Bretton Riley Keating
My personal definition of female empowerment will likely sound different from many. While I believe in strong women, I believe that the way society teaches us to be strong is entirely backwards.
Masculinity is associated with rational, logical thought, while femininity includes sensitivity, intuition, and nurturing qualities. These are not black vs. white or boy vs. girl traits. Each and every one of us has both masculine and feminine characteristics. In general, our culture values the masculine to such a degree, that both women and men have been taught to diminish their inner femininity, including their intuitive voices, while enhancing their masculine qualities in order to succeed.
Women do not need to keep up with men or try to fit into societal, check-the-box constraints. We have always been just as capable as the opposite sex. Proving ourselves capable of climbing ladders or blowing away glass ceilings are wonderful gestures but only if they come from a place of authenticity. Doing so to prove our worth, rather, feeds the mindset that we are not worthy to begin with.
I believe the most empowering thing we can do, both as men and women in society as it stands currently, is to embrace our soft, nurturing qualities, as well as our fierce ones. This boils down to feeling our emotions again, and tapping into who we were before the world taught us how to be. The majority of individuals have it deeply ingrained to suppress and hold back who we are and how we feel. This applies to men and women alike. Once you tap into the felt sense, a host of authentic power follows suit. Intuitive and deep, anciently-rooted power.
My ideas on this subject come from a space of having tried to fit into far too many boxes and facing gender discrimination and stereotyping on a deep level. I finally realized the invisible walls surrounding me were killing me slowly and decided that the only way to be is myself. This means voicing who I am and tapping into each of my inherent gifts, especially the ones that the world around me does not actively value.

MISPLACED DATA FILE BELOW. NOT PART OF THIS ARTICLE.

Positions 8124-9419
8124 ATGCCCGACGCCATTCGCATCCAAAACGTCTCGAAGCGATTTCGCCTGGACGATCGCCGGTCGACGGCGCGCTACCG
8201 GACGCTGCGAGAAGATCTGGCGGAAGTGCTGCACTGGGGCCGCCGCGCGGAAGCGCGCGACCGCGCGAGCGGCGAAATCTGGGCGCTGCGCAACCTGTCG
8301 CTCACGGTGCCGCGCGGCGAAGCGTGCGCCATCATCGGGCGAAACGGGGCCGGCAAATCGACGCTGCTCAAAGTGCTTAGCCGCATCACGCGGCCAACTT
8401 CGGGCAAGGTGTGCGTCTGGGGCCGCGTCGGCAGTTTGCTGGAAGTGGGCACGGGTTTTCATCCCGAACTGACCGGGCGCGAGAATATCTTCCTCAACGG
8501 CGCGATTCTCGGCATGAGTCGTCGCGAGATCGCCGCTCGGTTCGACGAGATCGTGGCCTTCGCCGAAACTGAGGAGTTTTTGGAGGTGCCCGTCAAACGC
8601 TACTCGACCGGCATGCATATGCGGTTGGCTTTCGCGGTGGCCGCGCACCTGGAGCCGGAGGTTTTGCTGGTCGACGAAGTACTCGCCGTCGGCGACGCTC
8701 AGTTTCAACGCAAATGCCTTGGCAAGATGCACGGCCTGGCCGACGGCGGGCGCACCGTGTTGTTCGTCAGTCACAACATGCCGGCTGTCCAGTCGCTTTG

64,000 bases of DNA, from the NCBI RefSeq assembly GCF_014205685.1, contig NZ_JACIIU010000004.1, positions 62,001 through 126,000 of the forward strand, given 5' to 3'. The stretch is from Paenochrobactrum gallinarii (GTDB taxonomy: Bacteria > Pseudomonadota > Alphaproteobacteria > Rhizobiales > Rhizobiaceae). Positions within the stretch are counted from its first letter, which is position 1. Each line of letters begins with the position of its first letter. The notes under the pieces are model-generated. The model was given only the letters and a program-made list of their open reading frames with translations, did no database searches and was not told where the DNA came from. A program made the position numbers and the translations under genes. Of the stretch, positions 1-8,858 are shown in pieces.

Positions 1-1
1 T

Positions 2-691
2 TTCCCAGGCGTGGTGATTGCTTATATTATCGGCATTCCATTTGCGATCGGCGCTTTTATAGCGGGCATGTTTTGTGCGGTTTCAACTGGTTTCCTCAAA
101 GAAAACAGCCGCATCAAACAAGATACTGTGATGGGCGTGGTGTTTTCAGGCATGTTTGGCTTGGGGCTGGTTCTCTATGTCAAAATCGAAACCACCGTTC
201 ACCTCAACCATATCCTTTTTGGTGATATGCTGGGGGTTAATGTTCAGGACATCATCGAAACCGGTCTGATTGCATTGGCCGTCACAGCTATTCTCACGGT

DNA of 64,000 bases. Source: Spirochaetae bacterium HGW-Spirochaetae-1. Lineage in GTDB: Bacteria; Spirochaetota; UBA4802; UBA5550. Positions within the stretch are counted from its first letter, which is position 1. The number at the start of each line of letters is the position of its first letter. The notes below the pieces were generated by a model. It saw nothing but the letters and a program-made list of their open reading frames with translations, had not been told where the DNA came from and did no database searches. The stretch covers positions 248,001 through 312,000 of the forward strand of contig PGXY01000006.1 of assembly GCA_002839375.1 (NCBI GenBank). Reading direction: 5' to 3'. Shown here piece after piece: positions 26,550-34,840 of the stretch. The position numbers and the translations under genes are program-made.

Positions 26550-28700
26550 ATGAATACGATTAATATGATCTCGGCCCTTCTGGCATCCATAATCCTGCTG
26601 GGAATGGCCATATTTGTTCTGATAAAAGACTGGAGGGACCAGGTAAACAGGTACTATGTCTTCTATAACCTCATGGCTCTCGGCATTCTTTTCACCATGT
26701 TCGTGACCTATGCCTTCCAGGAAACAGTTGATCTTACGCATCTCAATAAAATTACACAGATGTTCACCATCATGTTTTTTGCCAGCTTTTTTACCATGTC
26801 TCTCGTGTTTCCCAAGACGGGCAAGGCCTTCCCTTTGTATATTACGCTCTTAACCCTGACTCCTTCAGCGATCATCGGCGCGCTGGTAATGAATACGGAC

In America, I have a few female mentors who embrace their sensitive, intuitive sides. These are not stereotypical, lovey-dovey women who get walked all over. Rather, they are business people, teachers, healers, and leaders in their communities. Each of these women demonstrates love and power in her own unique way. One in particular is fierce, and I am forever grateful for her teaching me how to stand up for myself and to be my own advocate, guide, and teacher.
While in India, furthering my yoga studies, within the first few weeks of being here, I found it interesting that, in addition to women, I met several intuitive men who serve as healers in the community there. In Western culture, it seems men are encouraged to hide this side of themselves, perhaps even more so than women. The Indian men I have met have decades of credentials, knowledge, and experience in what they do, yet they utilize their felt sense in daily interactions in an open, unabashed way.
This is what we need more of. People (both men and women) who are aware that there are a million ways to communicate, and (spoken and written) word is only one of them. There are realms that can neither be seen nor tangibly touched, but are ready for us to listen.
The first step is to undo what we’ve been taught about how to get by in today’s world, which, for me, I know will take decades if not centuries. But I’m willing to do the work. Because I’m tired of feeling disempowered by others telling me that my inner voice isn’t real or worthy. Intuition and sensitivity is just as real as knowledge, and it’s time we recognize it as such. It’s time we embrace the feminine, both within and without, on a deeper level. Doing so will lead to not only female empowerment, but the evolution of society as a whole.